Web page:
The term entrepreneur feels outdated. It’s associated with people who work brutal hours, invest their life savings, and risk it all on a dream.

But these days, you can do a ton with just a little. You can build a business by working just a few hours a week. You can keep your day job and start something on the side. Software and technology that used to cost a ton is now free (or very cheap). You can easily work from home and/or with people thousands of miles away.

In this new landscape, people who would never think to call themselves “entrepreneurs” are out there starting businesses, selling products, and turning profits.

Take Markus Frind. He works a maximum of 20 hours a week yet runs one of the largest websites on the planet (, a dating site) and pays himself more than $5 million a year.

Jason Kottke and John Gruber are writers who work from home on their own terms. Their blogs have built huge audiences with revenues to match. And they’ve done it without asking anyone’s permission, finding a publisher, or signing a distribution deal. That would have been impossible 10 years ago.

Soniei, profiled here, is a painter from Nova Scotia who sells directly to customers through eBay, Etsy, and her web site. She makes a decent living, loves being able to work on whatever she feels like working on that day, and says she can’t imagine doing anything else.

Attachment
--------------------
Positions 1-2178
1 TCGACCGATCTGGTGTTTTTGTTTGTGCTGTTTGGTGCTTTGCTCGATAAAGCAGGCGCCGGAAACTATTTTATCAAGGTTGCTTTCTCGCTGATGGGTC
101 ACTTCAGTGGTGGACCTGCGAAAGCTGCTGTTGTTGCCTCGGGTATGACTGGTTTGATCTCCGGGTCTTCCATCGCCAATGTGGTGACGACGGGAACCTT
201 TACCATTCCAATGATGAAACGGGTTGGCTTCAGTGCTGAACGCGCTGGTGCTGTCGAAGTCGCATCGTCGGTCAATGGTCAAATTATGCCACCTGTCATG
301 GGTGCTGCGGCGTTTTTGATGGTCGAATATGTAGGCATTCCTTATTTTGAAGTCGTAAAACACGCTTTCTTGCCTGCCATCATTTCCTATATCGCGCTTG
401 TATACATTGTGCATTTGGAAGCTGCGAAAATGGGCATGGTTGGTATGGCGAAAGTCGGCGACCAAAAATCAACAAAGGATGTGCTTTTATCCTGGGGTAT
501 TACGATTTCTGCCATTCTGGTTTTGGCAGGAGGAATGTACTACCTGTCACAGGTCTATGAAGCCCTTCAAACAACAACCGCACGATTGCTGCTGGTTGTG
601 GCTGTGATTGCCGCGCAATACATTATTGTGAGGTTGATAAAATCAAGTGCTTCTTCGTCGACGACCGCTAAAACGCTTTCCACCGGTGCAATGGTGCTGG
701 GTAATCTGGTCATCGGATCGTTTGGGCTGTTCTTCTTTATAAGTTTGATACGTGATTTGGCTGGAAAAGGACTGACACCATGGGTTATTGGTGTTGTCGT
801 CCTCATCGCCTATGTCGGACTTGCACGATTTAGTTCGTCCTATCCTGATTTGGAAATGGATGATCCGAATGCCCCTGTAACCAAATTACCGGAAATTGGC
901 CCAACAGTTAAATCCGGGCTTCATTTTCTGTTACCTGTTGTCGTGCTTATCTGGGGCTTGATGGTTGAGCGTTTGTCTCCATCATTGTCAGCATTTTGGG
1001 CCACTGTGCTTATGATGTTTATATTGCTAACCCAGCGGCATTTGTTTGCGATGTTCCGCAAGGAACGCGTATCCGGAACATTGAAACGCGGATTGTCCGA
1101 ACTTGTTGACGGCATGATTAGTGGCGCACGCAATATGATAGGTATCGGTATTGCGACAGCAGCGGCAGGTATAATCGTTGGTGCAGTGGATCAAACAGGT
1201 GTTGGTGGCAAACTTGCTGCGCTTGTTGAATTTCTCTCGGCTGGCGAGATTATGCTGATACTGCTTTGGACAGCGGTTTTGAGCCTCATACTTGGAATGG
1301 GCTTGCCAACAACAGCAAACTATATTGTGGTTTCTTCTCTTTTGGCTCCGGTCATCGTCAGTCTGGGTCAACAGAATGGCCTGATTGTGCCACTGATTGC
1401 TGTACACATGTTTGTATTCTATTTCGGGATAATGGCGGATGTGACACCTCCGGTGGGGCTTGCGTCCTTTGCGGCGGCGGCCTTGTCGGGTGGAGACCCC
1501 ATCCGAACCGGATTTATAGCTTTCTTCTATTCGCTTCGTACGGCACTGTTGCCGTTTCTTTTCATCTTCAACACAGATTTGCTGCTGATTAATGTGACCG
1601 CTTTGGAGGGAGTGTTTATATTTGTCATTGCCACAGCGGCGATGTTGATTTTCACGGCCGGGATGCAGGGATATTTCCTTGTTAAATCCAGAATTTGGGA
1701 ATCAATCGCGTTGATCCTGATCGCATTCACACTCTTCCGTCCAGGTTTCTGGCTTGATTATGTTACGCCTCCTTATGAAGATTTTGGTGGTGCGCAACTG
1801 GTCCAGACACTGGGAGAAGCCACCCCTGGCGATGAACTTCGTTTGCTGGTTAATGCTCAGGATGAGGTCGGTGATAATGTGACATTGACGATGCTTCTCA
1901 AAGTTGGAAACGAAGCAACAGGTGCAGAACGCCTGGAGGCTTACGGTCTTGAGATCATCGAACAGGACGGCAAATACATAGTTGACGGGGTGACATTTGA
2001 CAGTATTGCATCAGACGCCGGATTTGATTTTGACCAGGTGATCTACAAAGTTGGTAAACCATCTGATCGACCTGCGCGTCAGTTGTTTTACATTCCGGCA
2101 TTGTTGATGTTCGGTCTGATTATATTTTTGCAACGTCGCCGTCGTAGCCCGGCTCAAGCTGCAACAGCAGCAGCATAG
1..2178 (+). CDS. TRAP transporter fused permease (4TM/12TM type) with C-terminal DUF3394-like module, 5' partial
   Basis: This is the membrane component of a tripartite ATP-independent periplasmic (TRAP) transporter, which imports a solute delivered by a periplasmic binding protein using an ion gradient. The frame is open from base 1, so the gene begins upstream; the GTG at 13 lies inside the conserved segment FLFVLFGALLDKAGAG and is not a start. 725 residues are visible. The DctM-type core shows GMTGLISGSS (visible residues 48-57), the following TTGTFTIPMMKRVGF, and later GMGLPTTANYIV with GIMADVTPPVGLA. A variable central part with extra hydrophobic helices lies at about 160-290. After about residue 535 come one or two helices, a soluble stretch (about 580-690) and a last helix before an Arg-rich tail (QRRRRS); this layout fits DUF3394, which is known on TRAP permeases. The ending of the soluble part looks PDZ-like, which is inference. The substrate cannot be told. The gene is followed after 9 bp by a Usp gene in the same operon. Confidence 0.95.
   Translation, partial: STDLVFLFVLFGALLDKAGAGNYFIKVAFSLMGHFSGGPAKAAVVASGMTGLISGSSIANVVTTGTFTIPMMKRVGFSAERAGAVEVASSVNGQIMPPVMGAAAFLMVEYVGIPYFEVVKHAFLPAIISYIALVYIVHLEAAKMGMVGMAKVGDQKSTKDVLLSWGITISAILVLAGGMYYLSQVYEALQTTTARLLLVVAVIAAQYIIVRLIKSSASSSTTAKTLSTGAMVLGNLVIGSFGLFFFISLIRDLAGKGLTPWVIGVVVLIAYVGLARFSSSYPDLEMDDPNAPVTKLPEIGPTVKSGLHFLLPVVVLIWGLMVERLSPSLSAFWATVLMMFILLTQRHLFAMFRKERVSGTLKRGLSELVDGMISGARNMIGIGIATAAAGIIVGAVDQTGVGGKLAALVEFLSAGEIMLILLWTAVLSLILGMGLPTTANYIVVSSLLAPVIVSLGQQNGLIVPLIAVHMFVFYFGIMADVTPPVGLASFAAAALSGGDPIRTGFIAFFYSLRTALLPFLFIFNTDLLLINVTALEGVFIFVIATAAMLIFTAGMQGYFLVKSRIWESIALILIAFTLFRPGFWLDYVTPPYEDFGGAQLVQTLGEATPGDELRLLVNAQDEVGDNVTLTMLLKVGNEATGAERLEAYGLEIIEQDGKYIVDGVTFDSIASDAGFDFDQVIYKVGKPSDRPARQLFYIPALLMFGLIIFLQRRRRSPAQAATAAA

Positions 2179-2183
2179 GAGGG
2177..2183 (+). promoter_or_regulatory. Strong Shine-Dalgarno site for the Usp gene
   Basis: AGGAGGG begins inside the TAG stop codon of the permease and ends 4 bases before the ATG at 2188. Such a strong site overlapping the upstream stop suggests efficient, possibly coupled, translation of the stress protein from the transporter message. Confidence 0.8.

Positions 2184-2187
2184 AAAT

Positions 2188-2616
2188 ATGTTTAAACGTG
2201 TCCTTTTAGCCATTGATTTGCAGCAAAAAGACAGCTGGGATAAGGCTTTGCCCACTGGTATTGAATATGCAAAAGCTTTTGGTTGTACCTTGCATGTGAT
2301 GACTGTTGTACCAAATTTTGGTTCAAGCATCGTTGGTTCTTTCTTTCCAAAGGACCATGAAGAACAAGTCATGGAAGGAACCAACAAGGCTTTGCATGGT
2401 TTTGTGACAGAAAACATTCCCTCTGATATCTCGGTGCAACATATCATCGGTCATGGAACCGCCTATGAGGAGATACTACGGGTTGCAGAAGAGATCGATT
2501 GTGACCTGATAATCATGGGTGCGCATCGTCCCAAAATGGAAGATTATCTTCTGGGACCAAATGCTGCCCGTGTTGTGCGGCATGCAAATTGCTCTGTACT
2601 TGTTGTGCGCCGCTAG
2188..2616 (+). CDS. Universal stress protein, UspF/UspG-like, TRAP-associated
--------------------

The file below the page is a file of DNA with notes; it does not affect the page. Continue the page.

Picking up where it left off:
Beth Terry sells and ships toys under the name Iron Chick’s Toys (see this PDF). A few years back, she would have had to rent out a warehouse and hire people to fulfill orders. Now she uses’s fulfillment service to do it for her. Instead of sending 50 boxes to individual buyers, she sends just one box of 70 items to Amazon. Instead of spending thousands on storage, she spends just $60 per month. Not bad when you consider she’s selling an average of $900 a day (with sales that increased at least 25 percent month over month during her first year).

These people are thriving without risking it all or leveraging their lives. They’re succeeding without MBAs, business plans, and all those other credentials you’re supposed to have before starting a business. You just don’t need that stuff to build something great anymore.

It’s time to get over the idea that risk and reward are so intertwined in business. And maybe we need to come up with a better term than entrepreneur to describe this new group of people out there building businesses. Any suggestions?